Project: Supported two-dimensional transition metal dichalcogenides under ion irradiation

Prace Call: 17th
ID: 2018184458, Leader: Mahdi Ghorbani Asl
Affiliation: Helmholtz-Zentrum Dresden-Rossendorf, DE
Research Field: Chemical Sciences and Materials
Collaborators: Arkady Krasheninnikov Helmholtz-Zentrum Dresden-Rossendorf DE , Silvan Kretschmer Helmholtz-Zentrum Dresden-Rossendorf DE , Sadegh Ghaderzadeh Helmholtz-Zentrum Dresden-Rossendorf DE , Thomas Joseph Helmholtz-Zentrum Dresden-Rossendorf DE
Resource Awarded: 37.1 Mil. core hours on Hazel Hen

Abstract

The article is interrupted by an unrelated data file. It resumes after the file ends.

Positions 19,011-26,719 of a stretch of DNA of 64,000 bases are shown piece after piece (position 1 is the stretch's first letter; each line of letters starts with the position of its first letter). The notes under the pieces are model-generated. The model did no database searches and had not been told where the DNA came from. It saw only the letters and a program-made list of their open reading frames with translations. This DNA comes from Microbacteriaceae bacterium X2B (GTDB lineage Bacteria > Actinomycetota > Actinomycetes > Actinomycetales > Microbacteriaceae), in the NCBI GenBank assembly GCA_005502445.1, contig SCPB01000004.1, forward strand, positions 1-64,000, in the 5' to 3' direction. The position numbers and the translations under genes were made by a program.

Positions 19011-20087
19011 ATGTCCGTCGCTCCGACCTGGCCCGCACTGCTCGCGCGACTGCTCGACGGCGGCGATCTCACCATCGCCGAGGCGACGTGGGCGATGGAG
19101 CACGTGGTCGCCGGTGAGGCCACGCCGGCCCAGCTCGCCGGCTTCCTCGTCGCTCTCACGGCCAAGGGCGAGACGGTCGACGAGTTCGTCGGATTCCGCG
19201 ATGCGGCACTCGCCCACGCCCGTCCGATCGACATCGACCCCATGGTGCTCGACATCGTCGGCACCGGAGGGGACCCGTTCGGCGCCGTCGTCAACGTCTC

Ion irradiation techniques have been extensively used for material modification, post-synthesis engineering and imaging purposes. Although the response of bulk targets to ion irradiation has been studied at length, including simulations, much less is known about the effects of ion bombardment on layered materials. In particular, the details of damage creation in supported 2D materials are not fully understood, while the majority of experiments have been carried out for 2D targets deposited on substrates. Layered transition metal dichalcogenides (TMDs) have shown spectacular physical properties which make them intriguing 2D materials for various nanoelectronic and optoelectronic applications. In this project, we assess the effects of ion irradiation on supported TMDs by using classical molecular dynamics simulations. We are particularly interested in modeling of high-dose radiation damage which requires prolonged timescale simulations. We characterize the types and assess the abundance of point defects in our structures. The evolution of atomic structure and mobility of defects at different annealing temperatures are studied. By understanding the detailed mechanisms of defect production, we investigate the possibility for nanopatterning in TMDs. The outcome of the project will help to understand the fundamental physical mechanisms underlying ion irradiation of low-dimensional materials and finding optimum parameters for a controlled defect production. This information can be useful for designing experimental setups for defect engineering of 2D nanostructures with optimized properties.